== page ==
As noted earlier, the very denial of God presumes the existence of God. A universe without God is a universe of random chance, in which no astronaut, window, or language to describe the sight would be possible. The entire Soviet space program assumed the existence of God in all of their work to put the cosmonaut in space, only to deny Him in the midst of an ocean of compelling evidence to the contrary. The cosmonaut’s statement merely confirmed Scripture’s description of unbelief as the unrighteous suppression of the obvious truth concerning God and the need to repent of this affront to God’s excellence. But as a scientific statement regarding the existence of God, the cosmonaut’s statement was worthless.
Explanations of God and the universe on purely material grounds cannot explain the nature and purpose of either. Scientists are at a loss here. They can observe and describe what God has created and how He orders and sustains it, but are helpless to explain the ultimate nature of God and reality apart from God’s revelation.
Interestingly, the same limitations that make people unable to know ultimate realities are often enlisted by unbelievers to make claims about ultimate realities. One such claim goes something like this: God cannot be known, because we can only know for certain what can be known by our five senses. If we cannot see, hear, taste, touch, or smell God, we cannot know Him. But while this appears to affirm the limitations of human knowledge, it actually presumes the omniscience required to know the nature of God. The claim assumes to know what God can and cannot do, i.e., reveal Himself, while at the same time denying that we can know God. This claims knowledge of that which the claim says we can know nothing, and is thus self-contradictory.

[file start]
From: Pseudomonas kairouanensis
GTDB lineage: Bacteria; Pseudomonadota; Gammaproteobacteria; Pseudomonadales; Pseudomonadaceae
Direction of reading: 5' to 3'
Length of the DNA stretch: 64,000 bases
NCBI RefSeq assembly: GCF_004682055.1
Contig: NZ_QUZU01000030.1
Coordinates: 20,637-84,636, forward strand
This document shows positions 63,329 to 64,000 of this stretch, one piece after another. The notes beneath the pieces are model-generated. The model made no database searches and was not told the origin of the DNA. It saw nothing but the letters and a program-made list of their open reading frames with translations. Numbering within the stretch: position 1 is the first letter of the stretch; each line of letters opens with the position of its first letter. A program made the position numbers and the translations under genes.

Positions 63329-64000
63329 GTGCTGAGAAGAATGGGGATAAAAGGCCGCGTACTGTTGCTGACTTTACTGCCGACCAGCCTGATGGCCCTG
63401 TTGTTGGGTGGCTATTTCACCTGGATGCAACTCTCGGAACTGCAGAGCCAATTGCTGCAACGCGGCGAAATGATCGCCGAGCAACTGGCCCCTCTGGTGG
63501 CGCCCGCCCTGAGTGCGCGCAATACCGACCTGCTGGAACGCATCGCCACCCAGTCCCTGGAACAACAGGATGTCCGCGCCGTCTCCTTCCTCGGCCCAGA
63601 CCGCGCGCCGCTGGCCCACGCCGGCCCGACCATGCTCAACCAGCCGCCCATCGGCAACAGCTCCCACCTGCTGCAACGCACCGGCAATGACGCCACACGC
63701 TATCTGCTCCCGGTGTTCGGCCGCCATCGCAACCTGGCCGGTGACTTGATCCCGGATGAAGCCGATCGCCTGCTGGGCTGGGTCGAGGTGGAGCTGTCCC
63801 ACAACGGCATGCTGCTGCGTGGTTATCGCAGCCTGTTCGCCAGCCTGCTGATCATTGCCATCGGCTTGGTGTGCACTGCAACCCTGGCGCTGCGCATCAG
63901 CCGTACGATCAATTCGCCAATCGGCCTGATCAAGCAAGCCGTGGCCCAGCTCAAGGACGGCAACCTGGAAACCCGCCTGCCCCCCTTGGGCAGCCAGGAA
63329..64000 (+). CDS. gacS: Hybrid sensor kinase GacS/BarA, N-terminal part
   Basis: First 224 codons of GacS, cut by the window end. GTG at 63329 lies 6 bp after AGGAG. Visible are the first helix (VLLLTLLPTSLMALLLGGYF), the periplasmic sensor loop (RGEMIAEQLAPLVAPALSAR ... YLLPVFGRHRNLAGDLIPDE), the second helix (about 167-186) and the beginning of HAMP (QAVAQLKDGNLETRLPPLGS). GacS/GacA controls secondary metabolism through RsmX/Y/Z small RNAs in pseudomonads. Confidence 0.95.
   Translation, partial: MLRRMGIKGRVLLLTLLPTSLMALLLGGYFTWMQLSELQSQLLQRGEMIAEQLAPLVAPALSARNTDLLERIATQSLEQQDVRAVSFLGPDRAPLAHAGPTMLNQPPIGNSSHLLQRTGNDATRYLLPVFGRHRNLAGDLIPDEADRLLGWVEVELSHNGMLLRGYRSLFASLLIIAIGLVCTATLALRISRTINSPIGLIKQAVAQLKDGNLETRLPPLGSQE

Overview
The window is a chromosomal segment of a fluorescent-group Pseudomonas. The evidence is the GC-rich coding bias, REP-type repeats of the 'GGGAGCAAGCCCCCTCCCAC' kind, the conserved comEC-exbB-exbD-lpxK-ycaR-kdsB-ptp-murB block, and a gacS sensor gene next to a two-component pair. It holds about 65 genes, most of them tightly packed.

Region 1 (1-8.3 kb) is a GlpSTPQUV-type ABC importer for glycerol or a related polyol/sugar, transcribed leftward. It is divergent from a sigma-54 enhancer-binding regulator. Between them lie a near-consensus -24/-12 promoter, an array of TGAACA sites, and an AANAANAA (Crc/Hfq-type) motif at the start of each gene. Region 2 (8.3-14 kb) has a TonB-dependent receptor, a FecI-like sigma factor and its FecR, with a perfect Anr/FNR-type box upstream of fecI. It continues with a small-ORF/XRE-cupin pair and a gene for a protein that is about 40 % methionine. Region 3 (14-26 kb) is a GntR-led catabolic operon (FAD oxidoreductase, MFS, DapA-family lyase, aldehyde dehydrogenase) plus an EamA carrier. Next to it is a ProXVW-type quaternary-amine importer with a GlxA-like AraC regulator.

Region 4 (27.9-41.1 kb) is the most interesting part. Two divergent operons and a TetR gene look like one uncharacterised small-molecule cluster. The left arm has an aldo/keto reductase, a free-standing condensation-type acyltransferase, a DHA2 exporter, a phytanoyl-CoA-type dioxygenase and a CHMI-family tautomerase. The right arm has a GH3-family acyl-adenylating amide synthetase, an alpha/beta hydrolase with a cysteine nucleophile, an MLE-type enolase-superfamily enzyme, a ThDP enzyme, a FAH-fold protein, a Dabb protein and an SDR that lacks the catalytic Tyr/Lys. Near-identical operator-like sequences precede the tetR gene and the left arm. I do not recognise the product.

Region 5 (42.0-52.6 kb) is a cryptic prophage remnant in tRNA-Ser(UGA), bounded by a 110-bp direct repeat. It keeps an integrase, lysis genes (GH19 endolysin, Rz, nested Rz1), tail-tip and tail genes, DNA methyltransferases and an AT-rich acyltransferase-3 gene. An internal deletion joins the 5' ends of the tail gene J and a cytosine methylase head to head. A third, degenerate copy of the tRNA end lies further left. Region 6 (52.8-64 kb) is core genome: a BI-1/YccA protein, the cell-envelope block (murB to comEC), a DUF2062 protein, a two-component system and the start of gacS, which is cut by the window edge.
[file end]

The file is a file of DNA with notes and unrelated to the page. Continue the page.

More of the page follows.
Further, the claim assumes to know what God has and has not done, i.e., reveal Himself. It also denies that God can be known by the evidence of His works, or that anything in the world known by our senses gives evidence for God. But this is contrary to reality. The evidence is clear, comprehensive, and convincing, such that all people are without excuse. This is suppression of the truth in unrighteousness and not a truth derived and known by the senses.
Indeed, the claim is also self-defeating in that our senses cannot determine the claim that knowledge of something is limited to that which can be known by our senses. If we can only know for certain what can be known by our five senses, how do we know that this statement is true? What justifies the claim, or from what authority is the claim derived? As the claim cannot be derived or proven by the senses, then the claim itself is false according to its own principles.